God drew the visible universe out of nothingness, solely to manifest his goodness. So, in like manner, has He willed that man, coming out of His hands, without power as yet to recognize his Creator, should recognize, at least, a Mother’s tender love, the first sensible ray, as it were, of Infinite Love. Irresistible in this ray, sublime in its gentleness, exquisite in its purity, giving to the Mother a facility, belonging only to her, to complete in the soul of her child, the entire reproduction of the Divine Ideal that is to be impressed upon him. Now this she does by education. Today’s feast reveals how yet more sublime, more potent, more extensive, is maternity in the order of grace, than it is in that of nature. For when God, coming down amongst us, was pleased to take Flesh of a Daughter of Adam, maternity was raised in Her to the extreme limit that separates the endowments of a simple creature from the divine attributes. Thus rising above the heavens, maternity at the same time embraced the world, bringing all mankind together into close union, without distinction of nation or family, in the one filiation of that Virgin-Mother. The New Adam, the perfect model of our race and our first-born, (Matthew 1:25; Hebrews 1:6), willed to have us for His brethren in all fullness, brethren in Mary as in God. (Romans 8:29; Hebrews 2:11-12) The Mother of God was then proclaimed Mother of men on Calvary. From the summit of the Cross the Man-God replaced on the brow of Mary that diadem of Eve broken by the fall beside the fatal tree. Constituted sole Mother of the living by this noble investiture, (Genesis 3; John 19:26-27our Lady entered once again into communication with the privileges of the Father, our Father who is in Heaven. Not only was she by nature like Him, Mother of His Son; but just as all paternity flows down here below from the Eternal Father, and borrows thence supereminent dignity; so too, all maternity was naught, from that moment, but an outflow of Mary’s, and that in the truest sense;—yea, a delegation of her love, and a communication of her august privilege whereby she brings forth men unto God, whose sons they are to be.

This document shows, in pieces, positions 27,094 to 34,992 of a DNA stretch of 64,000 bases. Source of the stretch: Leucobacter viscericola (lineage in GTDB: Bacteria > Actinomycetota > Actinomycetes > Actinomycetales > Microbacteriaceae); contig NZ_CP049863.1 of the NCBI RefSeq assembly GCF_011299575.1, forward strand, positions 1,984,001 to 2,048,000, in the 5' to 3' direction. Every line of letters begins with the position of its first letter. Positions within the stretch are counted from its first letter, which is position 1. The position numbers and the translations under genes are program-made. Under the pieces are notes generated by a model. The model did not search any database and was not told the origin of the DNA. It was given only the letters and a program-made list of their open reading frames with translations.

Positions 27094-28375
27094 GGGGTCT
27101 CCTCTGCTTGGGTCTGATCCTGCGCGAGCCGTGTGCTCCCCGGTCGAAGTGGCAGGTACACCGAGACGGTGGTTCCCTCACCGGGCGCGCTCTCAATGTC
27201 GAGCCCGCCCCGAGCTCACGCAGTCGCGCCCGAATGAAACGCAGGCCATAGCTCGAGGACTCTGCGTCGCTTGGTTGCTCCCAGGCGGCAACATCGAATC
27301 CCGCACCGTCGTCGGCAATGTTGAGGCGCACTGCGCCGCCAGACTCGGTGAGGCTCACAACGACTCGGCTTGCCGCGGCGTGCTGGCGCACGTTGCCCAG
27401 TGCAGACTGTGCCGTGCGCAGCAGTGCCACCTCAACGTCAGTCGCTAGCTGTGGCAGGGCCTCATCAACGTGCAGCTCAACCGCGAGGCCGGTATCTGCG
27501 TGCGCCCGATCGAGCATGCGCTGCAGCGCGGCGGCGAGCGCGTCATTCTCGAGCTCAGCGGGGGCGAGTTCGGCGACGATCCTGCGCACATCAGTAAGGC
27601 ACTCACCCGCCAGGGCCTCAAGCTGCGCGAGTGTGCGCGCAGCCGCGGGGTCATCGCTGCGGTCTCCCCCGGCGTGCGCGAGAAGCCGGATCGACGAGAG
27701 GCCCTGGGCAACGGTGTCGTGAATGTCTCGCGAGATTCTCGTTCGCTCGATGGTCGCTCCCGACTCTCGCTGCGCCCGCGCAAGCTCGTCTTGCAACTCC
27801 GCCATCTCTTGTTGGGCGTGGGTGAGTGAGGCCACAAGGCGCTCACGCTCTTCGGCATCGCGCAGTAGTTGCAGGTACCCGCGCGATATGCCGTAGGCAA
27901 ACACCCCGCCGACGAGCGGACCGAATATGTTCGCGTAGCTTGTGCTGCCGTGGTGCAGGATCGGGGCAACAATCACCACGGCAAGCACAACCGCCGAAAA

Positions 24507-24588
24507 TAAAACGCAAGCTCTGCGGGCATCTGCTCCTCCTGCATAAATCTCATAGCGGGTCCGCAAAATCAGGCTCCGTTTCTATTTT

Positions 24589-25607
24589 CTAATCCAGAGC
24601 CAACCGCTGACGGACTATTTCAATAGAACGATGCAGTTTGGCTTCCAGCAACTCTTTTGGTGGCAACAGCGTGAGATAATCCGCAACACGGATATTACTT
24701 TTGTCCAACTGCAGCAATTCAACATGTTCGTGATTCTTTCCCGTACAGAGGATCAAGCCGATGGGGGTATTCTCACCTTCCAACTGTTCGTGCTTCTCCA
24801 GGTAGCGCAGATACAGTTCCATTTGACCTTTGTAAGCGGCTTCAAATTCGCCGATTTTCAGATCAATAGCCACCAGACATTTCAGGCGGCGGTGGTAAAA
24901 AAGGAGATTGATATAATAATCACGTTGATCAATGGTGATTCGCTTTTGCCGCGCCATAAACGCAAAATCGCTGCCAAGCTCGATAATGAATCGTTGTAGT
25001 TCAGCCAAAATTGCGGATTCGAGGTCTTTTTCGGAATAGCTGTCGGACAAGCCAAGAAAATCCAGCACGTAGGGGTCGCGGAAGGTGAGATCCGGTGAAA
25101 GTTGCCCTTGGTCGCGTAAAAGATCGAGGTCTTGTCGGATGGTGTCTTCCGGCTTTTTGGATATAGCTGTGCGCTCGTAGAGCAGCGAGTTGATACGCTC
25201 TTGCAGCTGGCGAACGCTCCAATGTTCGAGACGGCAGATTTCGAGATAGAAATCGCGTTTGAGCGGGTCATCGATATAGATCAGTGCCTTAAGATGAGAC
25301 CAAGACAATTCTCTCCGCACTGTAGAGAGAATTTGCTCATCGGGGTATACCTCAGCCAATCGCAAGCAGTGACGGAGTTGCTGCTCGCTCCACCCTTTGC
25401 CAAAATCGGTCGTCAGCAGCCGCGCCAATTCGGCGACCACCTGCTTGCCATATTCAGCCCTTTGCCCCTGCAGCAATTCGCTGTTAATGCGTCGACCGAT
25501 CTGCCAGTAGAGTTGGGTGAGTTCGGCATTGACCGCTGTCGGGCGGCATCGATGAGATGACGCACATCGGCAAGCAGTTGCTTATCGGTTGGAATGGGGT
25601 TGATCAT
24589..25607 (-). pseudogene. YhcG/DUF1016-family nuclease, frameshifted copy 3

Good reason, therefore, have Christian Mothers to glory in their maternity, for in that does their greatness consist; their dignity has increased to a degree, through Mary, that nature could never have dreamed of. But at the same time, under the ægis of Mary, not less real is the Maternity of holy Virgins, not only God’s eyes, but often manifested to their own: the wife too, prepared by a special call from God, and by suffering, is sometimes like Clotilde, endowed with a fecundity of a spiritual order, a thousand times more prolific than that of earth. Happy the fruits of this supernatural Maternity, which under the favor of Mary is fraught with so much greatness! happy the nations on whom by divine munificence a Mother has been bestowed!

History tells how the founders of Empires have ever had the terrible prerogative of impressing upon nations the distinctive character, disastrous or beneficial, which, through length of ages, continues to be theirs. How often does not that want of counterpoise to the preponderance of power, make itself only too evident, in the impetus given rather to destroy than to build up! And wherefore? Because ancient Empires never had a Mother; for this noble title cannot be applied to those women who, under the name of heroines, have transmitted their names to posterity, merely inasmuch as they rivaled the ambition and pomp of conquerors. To Christian times was it reserved, to behold introduced into a people’s life, this element of Maternity, more salutary, more efficacious in its humble gentleness, than that which springs from the talents or vices, from the power or genius of their first princes.